Corrections or additions?
These articles were prepared for the July 28, 2004 issue of U.S. 1
Newspaper. All rights reserved.
If you haven’t been there, spare me your condolences. Unemployment is
a world all its own, separate and apart. It is not about finances,
resumes, or making the mortgage payment. Unemployment is a crisis of
rejection, where you, and your society, call your entire character
into question – every day.
"Nothing tears at the fabric of the family as being suddenly
unemployed," says Tom Brophy. He should know. In his 14 years as
supervisor of claims for the New Jersey State Unemployment Office, he
has interviewed more than 50,000 unemployed people who want to get
back to work.
He shares his observations in "The Effect of Unemployment on the
Family" on Tuesday, August 3, at 7:30 p.m. at Trinity Church. There is
no cost; for directions, call 609-924-2277. The talk is presented by
JobSeekers, a non-profit employment networking and counseling group,
founded in l982 by Niels Nielsen, principal in Princeton Management
If you wander around the bronze tiger guarding the mouth of
Princeton’s Palmer Square, you will notice a small brick at the base
that memorializes "Brophy’s Shoe Store – the oldest continuous
retailer in Princeton." From 1896 to l984 a Brophy presided over the
store until the renovation of Palmer Square forced Brophy to close the
store’s doors for good. At that point, Brophy faced unemployment from
the only job he had held since graduating from New York’s Niagara
University with a business degree in l963.
Yet for him it was a swift, if not easy, step over to the state’s
unemployment office, where he has been deciding claims and training
out-of-work individuals ever since. His book, "TLC for the Unemployed
Professional," sums up his experiences and is available on his
"The trauma of having one’s job vanish is something that everybody
knows, but nobody wants to talk about," says Brophy. The unemployed
person smiles bravely to his friends, grinds out reams of resumes,
brushes and shines himself for the endless round of interviews, and
may appear busier than when he was going off to work. Yet all the
while, he is like a man at a roulette table, trying to take control of
the wheel, while not knowing how. "That’s the number one secret of all
unemployed," notes Brophy. "Through all the positive facade, they
really don’t have a clue as to what to do." And through it all, the
support of society begins to ebb away.
Career Stature. Fair or not: In most people’s eyes, you are what you
do. And what you do is your gainful employment. When a stranger at a
cocktail party asks ". . . and what do you do?" she is not inquiring
about about your hobbies or daily schedule. She wants to get at your
job – that thing that defines you and measures your worth along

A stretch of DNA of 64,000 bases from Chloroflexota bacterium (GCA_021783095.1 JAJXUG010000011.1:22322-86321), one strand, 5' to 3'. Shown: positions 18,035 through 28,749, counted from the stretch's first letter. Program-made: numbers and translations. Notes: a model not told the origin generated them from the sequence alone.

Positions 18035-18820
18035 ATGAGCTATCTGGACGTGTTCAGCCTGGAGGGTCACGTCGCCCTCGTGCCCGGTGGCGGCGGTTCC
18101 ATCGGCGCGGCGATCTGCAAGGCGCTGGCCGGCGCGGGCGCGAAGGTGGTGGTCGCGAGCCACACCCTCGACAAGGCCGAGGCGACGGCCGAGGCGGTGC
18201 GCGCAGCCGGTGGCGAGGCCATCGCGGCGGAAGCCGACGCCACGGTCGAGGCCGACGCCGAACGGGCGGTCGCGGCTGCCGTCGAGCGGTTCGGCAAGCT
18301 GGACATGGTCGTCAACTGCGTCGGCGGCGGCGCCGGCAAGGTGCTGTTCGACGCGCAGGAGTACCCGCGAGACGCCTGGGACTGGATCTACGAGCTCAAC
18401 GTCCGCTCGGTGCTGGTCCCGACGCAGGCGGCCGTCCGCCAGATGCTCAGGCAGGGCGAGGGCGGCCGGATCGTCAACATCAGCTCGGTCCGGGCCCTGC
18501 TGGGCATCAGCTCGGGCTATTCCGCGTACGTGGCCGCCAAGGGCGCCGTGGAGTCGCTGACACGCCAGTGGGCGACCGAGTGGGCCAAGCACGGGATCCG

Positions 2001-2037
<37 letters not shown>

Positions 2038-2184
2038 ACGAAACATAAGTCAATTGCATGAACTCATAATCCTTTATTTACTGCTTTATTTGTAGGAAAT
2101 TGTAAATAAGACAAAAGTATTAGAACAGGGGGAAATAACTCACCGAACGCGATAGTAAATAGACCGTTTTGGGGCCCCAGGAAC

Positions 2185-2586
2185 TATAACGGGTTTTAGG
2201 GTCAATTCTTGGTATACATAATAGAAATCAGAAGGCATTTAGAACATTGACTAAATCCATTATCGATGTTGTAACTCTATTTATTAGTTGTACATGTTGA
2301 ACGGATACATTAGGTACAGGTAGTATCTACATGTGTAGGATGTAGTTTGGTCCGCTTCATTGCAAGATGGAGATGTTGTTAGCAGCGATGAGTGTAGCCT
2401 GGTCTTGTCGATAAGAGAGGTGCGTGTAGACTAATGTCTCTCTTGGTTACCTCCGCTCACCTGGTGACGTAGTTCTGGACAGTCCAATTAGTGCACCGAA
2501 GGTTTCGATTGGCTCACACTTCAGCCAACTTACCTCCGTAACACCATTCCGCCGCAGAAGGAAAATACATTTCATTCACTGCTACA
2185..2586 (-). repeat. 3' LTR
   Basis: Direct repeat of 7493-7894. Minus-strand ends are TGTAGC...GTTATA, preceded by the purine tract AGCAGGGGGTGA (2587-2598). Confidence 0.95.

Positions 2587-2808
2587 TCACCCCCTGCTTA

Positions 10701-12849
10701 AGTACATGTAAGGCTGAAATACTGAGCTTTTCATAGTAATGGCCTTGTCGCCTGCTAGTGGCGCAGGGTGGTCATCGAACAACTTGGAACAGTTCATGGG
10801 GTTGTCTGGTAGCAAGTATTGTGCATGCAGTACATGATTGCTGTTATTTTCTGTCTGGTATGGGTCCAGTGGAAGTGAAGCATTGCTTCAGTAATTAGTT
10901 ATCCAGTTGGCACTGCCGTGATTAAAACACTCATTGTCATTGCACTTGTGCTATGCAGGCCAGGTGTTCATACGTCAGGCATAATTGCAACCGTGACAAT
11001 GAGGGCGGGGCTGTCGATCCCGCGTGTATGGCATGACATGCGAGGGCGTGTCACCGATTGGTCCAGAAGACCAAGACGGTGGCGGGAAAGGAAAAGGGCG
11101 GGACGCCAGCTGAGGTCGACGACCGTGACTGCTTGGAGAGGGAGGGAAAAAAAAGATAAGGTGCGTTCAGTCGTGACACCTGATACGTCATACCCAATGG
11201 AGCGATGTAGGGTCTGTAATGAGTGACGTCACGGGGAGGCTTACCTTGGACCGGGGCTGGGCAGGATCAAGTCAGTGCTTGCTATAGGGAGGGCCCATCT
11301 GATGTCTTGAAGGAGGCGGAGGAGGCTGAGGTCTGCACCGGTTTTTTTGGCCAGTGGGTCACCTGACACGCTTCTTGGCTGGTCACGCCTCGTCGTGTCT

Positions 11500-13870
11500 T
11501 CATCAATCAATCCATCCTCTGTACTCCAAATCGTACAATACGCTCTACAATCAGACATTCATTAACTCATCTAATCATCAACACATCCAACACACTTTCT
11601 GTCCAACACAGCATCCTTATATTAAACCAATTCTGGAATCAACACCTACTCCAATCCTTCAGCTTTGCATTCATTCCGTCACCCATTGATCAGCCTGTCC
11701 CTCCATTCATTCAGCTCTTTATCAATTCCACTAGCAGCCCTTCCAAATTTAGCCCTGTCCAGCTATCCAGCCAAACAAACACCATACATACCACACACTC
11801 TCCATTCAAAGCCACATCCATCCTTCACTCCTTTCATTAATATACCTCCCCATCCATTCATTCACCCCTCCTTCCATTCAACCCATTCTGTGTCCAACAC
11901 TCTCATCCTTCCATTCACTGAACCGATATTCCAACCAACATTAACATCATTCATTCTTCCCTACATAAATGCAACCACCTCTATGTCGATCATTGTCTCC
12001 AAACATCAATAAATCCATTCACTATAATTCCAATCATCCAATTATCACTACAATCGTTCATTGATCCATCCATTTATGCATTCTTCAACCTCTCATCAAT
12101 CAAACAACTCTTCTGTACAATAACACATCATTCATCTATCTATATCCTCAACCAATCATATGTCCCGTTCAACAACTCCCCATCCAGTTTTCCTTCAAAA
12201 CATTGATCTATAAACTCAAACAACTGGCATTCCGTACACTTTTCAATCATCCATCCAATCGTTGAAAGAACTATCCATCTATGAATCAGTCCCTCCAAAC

society’s competitive yardstick. If you have no response, you are
nothing. She knows it, you know it, and you are dismissed.
Family support. They are your last refuge. Thus from them, the new
disrespect stabs sharpest. It comes subtly at first. Your children
seem to be giving you a bit more lip lately. They sit at the breakfast
table, all dressed for school, looking at this adult in the bathrobe,
and tacitly question, "Who’s in charge here?" Your spouse explains the
situation to them and how they have to be more careful in spending.
All the while, you are smiling bravely, sending out resumes, listening
to their excuses about you: "Jim is examining his options." No one is
fooled, least of all you.
Change the picture. All isn’t lost. Family members have more influence
than they think and can take productive steps to help an unemployed
member get back on his feet. Here are some suggestions that can work:
Don’t forget that the enemy is invisible. When a patient is
hospitalized in critical condition, the damage is evident by his
physical appearance. Unemployed people can be in critical shape, but
you can’t see the damage because their outward appearance hasn’t
Don’t make trite, shallow remarks. Perhaps a wife says: "Honey, I know
how you feel, and everything is going to work out." If she knew how he
feels, she wouldn’t say that. Try saying something that shows
unconditional support, like: "There’s no way that I can experience the
tremendous pain that you’re in, but because I love you, if there is
anything, and I mean anything, I can do to ease your pain, please let
me do it." Such loving statements may encourage the unemployed person
to begin sharing bottled-up feelings.
Use actions and body language to convey support. You may not have to
say anything. Simply convey love in the way you look at the jobless
family member. Perhaps you have a special look or way of holding hands
that says "I’m with you all the way."
Don’t expect the unemployed person to tell you much. To acknowledge
they don’t know what they’re doing is too great a leap. However,
unemployed professionals should try to sit down with the family early
on and lay their cards on the table. Help them to know what to do by
saying, "This is all new to me, and I am going to need your love and
support more than ever."